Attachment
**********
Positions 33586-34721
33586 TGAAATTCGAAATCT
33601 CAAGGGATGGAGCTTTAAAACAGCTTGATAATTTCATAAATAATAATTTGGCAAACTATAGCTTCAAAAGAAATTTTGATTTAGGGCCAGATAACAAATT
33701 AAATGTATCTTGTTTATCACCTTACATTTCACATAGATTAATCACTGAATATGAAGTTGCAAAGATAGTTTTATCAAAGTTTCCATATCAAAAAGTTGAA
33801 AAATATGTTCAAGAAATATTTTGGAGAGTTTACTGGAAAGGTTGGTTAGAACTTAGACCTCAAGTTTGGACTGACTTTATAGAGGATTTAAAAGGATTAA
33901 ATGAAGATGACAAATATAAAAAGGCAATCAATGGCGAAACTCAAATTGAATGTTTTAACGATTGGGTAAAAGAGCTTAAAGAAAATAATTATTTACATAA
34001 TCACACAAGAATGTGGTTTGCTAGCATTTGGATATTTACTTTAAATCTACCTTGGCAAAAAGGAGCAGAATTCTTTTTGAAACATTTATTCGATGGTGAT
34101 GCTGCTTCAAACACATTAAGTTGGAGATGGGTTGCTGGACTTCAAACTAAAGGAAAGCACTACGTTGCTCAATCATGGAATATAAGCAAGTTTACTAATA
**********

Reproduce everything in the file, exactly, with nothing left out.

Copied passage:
Positions 33586-34721
33586 TGAAATTCGAAATCT
33601 CAAGGGATGGAGCTTTAAAACAGCTTGATAATTTCATAAATAATAATTTGGCAAACTATAGCTTCAAAAGAAATTTTGATTTAGGGCCAGATAACAAATT
33701 AAATGTATCTTGTTTATCACCTTACATTTCACATAGATTAATCACTGAATATGAAGTTGCAAAGATAGTTTTATCAAAGTTTCCATATCAAAAAGTTGAA
33801 AAATATGTTCAAGAAATATTTTGGAGAGTTTACTGGAAAGGTTGGTTAGAACTTAGACCTCAAGTTTGGACTGACTTTATAGAGGATTTAAAAGGATTAA
33901 ATGAAGATGACAAATATAAAAAGGCAATCAATGGCGAAACTCAAATTGAATGTTTTAACGATTGGGTAAAAGAGCTTAAAGAAAATAATTATTTACATAA
34001 TCACACAAGAATGTGGTTTGCTAGCATTTGGATATTTACTTTAAATCTACCTTGGCAAAAAGGAGCAGAATTCTTTTTGAAACATTTATTCGATGGTGAT
34101 GCTGCTTCAAACACATTAAGTTGGAGATGGGTTGCTGGACTTCAAACTAAAGGAAAGCACTACGTTGCTCAATCATGGAATATAAGCAAGTTTACTAATA